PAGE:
Bangladesh counts 2.28 per cent or Tk 578.78 billion in lost Gross Domestic Product (GDP) on offering tax exemptions to various sectors, an analysis finds and suggests periodical updating of the fiscal measure.
It also says some 36 per cent of total domestic product or a sum of Tk 9.15 trillion is excluded from the taxation of a financial year's tax base.
The amount is equivalent to more than three consecutive fiscal years' tax revenue-collection targets of the government, the FE analysis shows.
In the current FY, the government has set a Tk 3.30-trillion tax revenue-collection target, just as the original target of last FY.
Following widespread allegations of the country's poor tax-GDP ratio in South Asia, below 10 per cent, the country's tax authority conducted the study to assess the volume of tax exemptions that have been eating up revenue.
The internal study of the National Board of Revenue (NBR) has compiled the data of tax exemptions taking FY 2018-19 a base year in its report.
A seven-member 'tax expenditure review committee' prepared the report titled 'Tax Expenditure Analysis: An overview of Tax Expenditure through Personal and Corporate Income Tax Policy of Bangladesh'. It was placed with the NBR chairman on November 28, 2021.
"This ratio assumed to be valid in the medium term (3-5 years) because the sectoral share of GDP does not exhibit abrupt change and the tax exemptions are effective for the concerned period," the report says.
In addition to tax exemptions calculated on GDP proportion, there are other tax exemptions in the sectors that do not directly contribute to GDP.
The study shows tax-breaks caused losses of about Tk 80 billion per year from transfer of land property.
It says fisheries, readymade garments, and IT/software incomes, BEZA/BEPZA-based industries are the major tax-exemption sectors.
The report says the exemption measure deserves critical policy review.
Distinguished Fellow of the Centre for Policy Dialogue (CPD) Prof Mustafizur Rahman says, "It's true tax exemption should be reviewed periodically but tax exemption has multiplier benefit such as employment generation, luring investment etc."
If tax is exempted for industrialization it can contribute to generating indirect tax such as VAT, customs duties etc, he added.
The NBR has to think on broader aspect rather than thinking on only short-time revenue mobilisation, he noted about the logic behind such taxation measure.
"Loopholes in the system, corruption, tax evasion and other leakages should be checked through effective and efficient supervision rather than tightening grip on growth incentives," the economists says.
Executive Director of the Policy Research Institute (PRI) Dr Ahsan H Mansur suggests that in every fiscal year's budget there should be a tax-exemption analysis to review new one and phase out previous ones.
Reduction in dependence is necessary on tax-protection scheme in the domestic industry as it would not exist after the country would graduate from the least-developed-country status, he said. He feels that the policymakers should discuss the tax-exemption issues and its associated revenue loss in parliament "rather than clapping in the House".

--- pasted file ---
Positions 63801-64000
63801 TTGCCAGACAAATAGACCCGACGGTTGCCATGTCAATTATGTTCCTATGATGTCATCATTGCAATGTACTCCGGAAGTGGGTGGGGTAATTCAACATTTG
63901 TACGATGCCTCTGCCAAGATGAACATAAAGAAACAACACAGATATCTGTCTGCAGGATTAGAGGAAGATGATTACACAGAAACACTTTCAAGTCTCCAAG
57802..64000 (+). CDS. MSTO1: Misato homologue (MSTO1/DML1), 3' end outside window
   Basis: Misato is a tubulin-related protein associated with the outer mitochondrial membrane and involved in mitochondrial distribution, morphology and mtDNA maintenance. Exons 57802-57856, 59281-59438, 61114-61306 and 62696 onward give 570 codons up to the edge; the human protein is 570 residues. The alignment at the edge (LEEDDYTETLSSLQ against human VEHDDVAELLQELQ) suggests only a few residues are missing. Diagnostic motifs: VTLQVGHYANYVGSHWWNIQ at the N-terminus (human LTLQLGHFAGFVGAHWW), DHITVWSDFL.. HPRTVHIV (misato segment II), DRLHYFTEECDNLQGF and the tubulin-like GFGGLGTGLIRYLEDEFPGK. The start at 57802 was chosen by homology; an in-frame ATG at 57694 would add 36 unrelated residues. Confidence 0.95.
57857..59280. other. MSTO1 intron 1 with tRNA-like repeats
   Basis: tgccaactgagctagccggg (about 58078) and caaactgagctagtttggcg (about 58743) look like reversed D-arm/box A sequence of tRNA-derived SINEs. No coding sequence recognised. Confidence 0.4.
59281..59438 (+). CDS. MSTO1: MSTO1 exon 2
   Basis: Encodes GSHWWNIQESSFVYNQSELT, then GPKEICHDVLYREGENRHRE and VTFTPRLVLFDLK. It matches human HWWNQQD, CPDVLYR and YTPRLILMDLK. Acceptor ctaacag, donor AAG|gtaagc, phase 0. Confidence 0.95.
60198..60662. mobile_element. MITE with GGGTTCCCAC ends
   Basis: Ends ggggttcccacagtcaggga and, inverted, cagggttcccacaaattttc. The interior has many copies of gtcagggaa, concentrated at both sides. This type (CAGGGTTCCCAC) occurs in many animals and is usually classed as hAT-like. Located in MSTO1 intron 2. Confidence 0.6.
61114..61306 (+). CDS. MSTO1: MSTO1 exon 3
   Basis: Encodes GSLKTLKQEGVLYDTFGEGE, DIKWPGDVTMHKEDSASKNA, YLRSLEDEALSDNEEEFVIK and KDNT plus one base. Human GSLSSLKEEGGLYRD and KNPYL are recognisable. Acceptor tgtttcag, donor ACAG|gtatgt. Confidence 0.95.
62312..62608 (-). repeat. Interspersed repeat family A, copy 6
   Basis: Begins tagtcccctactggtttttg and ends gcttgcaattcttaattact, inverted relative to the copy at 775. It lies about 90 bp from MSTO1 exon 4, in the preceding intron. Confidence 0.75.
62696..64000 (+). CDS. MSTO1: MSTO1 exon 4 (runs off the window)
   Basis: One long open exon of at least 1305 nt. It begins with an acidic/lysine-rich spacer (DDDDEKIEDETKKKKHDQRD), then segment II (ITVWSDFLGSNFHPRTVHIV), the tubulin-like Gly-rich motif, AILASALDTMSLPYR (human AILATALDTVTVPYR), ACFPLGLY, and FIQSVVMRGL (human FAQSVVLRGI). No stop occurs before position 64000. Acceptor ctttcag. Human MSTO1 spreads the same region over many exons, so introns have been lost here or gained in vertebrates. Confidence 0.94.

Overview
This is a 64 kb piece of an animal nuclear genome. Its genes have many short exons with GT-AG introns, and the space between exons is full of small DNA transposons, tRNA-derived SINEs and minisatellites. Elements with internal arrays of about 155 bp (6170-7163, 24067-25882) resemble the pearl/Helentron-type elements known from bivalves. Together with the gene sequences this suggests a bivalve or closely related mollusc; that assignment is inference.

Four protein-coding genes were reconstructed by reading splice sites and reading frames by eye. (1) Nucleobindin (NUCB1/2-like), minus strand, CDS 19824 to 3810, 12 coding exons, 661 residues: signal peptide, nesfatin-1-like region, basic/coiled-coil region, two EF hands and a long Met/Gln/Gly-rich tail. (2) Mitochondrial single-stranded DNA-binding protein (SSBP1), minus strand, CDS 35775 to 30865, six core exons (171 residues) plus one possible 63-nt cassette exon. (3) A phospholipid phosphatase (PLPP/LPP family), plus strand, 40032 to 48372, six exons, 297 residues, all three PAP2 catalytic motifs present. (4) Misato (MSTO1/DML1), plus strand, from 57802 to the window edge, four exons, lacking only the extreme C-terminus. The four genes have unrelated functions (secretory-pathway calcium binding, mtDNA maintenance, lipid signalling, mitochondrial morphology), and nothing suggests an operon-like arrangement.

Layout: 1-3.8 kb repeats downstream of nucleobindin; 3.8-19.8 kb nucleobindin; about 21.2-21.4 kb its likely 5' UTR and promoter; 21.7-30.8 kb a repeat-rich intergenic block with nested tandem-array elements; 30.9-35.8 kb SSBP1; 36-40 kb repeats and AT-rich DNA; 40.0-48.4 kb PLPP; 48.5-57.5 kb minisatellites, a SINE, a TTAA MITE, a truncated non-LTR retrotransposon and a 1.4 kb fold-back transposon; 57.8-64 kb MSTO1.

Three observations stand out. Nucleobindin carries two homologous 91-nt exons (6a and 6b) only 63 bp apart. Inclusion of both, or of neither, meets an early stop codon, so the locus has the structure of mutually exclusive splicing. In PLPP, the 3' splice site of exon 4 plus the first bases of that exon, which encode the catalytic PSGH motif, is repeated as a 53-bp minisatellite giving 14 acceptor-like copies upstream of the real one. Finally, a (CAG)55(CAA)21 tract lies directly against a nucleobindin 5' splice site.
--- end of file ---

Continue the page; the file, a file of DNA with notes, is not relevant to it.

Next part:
"Time-bound exemption should not be renewed as it prompts infant industry to remain dependent on tax protection," he says.
Talking to the FE, income-tax policy member Md Shams Uddin said he was not member of the committee but there will be another extensive study on tax expenditure as this one has some limitations. The committee recommended a more rigorous study to rationalise the level of tax expenditure.
"There should be no arbitrary exemption. A policy needs to be formulated based on macroeconomic variables in allowing tax exemption. The coverage of cost-benefit analysis should not focus on revenue collection only," the committee recommended.
Protection of moral hazard prior to allowing tax exemption and cautious step to refrain from adverse selection are important.
"As income tax is a tax on income or profit, it should be the last option to give any exemption otherwise it will distort progressivity and equality," the report reads.
The existing exemptions require policy review, it said.
"No exemption should be discriminatory and its area should be narrow, well-defined and for a limited period," he added.
It recommended revisiting tax exemption in fisheries sector, further analysis of the tax breaks for BEZA and BEPA to check whether it is creating economic distortion and affection of competition.
The committee recommended not using tax exemption as a primary tool to attract foreign direct investment but removing other hurdles.
It says the tax exemption should be reviewed periodically following a set of guidelines.
"A 2.28-per cent tax expenditure-to-GDP ratio can be a concern for a growing economy like Bangladesh."
The committee recommends using the result of the study at the policy level.